City Paper: “Whatever Happened to Crazy?”
Shortly after Floyd Lee Corkins II reportedly walked into the office of conservative lobbying group the Family Research Council and shot an unarmed guard, the president of the Christian fundamentalist group, Tony Perkins, knew exactly who was to blame, saying, “Corkins was given a license to shoot an unarmed man by organizations like the Southern Poverty Law Center that have been reckless in labeling organizations as hate groups because they disagree with them on public policy.”
The SPLC has labeled the Family Research Council a hate group primarily because of the conservative Christian organization’s opposition to same-sex marriage and other gay rights issues. When most Americans think of hate groups, the neo-Nazis and the Ku Klux Klan come to mind. However, the SPLC has a much broader definition, as does much of the Left.
Newspaper reports indicate that Corkins is a gay rights activist who had a backpack full of Chick-fil-A sandwiches when he carried out this crime. He even allegedly said something to the effect of “I don’t like your politics” before pulling the trigger.
Perkins is absolutely right about the SPLC. The Southern Poverty Law Center is reckless when it comes to who or what it designates a hate group. However, Perkins is wrong to blame the SPLC for this shooting. If some lunatic shot a neo-Nazi or a Klan member, that would not be Southern Poverty’s fault either. Unlike the Family Research Council, neo-Nazis and the KKK are actual hate groups, but no sane person believes merely pointing out this fact would be to somehow justify murdering their members.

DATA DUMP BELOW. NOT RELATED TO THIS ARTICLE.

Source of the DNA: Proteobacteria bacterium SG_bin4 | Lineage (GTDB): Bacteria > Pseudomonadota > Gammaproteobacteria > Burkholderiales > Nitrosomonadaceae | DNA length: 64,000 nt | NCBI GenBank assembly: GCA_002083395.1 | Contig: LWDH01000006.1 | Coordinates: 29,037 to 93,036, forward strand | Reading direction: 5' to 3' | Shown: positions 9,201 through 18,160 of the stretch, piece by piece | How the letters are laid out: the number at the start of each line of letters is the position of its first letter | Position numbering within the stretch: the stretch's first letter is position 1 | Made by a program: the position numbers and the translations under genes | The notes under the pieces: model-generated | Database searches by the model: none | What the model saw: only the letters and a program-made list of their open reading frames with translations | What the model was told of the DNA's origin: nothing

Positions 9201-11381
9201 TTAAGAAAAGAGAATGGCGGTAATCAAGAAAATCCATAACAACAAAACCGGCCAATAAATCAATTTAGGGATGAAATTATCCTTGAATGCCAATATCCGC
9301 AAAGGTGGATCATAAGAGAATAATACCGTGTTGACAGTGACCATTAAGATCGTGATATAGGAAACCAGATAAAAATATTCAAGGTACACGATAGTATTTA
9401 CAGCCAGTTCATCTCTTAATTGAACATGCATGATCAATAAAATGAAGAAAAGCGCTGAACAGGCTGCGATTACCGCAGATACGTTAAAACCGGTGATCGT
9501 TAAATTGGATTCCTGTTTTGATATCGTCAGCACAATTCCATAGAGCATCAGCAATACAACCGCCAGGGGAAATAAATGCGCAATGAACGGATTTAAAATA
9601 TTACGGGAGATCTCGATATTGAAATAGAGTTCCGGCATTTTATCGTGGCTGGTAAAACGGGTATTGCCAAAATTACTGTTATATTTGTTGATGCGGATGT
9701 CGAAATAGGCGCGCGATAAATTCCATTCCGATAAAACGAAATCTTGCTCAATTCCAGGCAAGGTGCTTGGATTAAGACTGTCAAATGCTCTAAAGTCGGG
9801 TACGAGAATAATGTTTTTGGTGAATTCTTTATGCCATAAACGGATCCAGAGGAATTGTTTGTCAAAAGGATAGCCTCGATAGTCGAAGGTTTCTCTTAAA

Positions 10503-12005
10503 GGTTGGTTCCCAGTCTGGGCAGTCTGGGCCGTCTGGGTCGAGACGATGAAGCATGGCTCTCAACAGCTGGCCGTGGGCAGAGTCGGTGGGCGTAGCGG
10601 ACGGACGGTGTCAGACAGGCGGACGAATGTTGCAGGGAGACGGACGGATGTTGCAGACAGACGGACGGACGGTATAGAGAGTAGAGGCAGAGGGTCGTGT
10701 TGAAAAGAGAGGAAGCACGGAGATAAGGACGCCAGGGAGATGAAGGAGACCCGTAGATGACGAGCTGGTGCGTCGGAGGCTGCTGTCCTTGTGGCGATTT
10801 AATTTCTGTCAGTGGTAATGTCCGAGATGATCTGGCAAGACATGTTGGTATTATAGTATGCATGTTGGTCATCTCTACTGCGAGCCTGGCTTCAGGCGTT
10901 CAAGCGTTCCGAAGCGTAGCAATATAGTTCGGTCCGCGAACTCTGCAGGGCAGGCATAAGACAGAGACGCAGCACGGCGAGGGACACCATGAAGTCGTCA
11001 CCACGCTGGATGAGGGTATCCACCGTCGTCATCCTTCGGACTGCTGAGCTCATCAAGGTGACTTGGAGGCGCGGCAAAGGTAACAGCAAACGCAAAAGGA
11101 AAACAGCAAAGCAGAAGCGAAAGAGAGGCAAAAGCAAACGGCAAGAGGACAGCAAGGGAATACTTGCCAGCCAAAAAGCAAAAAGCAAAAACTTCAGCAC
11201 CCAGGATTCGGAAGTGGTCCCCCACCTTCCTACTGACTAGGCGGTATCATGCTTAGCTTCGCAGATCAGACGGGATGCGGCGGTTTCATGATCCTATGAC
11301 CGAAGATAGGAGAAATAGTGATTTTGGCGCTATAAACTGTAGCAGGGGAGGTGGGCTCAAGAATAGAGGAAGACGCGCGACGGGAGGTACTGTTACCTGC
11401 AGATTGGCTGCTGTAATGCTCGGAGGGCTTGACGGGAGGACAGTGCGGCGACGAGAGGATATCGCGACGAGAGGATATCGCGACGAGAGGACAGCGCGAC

And no sane person would believe that when Jared Lee Loughner shot Congresswoman Gabrielle Giffords and killed six others in 2011 that it was somehow the fault of the Tea Party. Yet much of the Left did. Never mind that it wasn’t even clear what Loughner’s politics actually were — his two favorite books were reportedly The Communist Manifesto and Mein Kampf — this crime was the fault of Loughner and Loughner alone. And yet liberals were more than eager to pin this tragedy on the Right. I recall MSNBC’s Chris Matthews harping for a full week on the fact that Sarah Palin’s PAC group had used a “target” image over certain congressional districts, including Giffords, as if this somehow made the former Alaska governor responsible.
Can words or rhetoric drive people to commit heinous acts? Yes. But so can normal and healthy political discourse, heated or otherwise. This says far more about the person than our political discourse.
Perhaps the best commentary to date on such disturbed figures comes not from an ideologue but comedian Chris Rock. In 1999′s Bigger and Blacker, Rock asks, “Whatever happened to crazy? What, you can’t be crazy no more? Should we eliminate crazy from the dictionary?”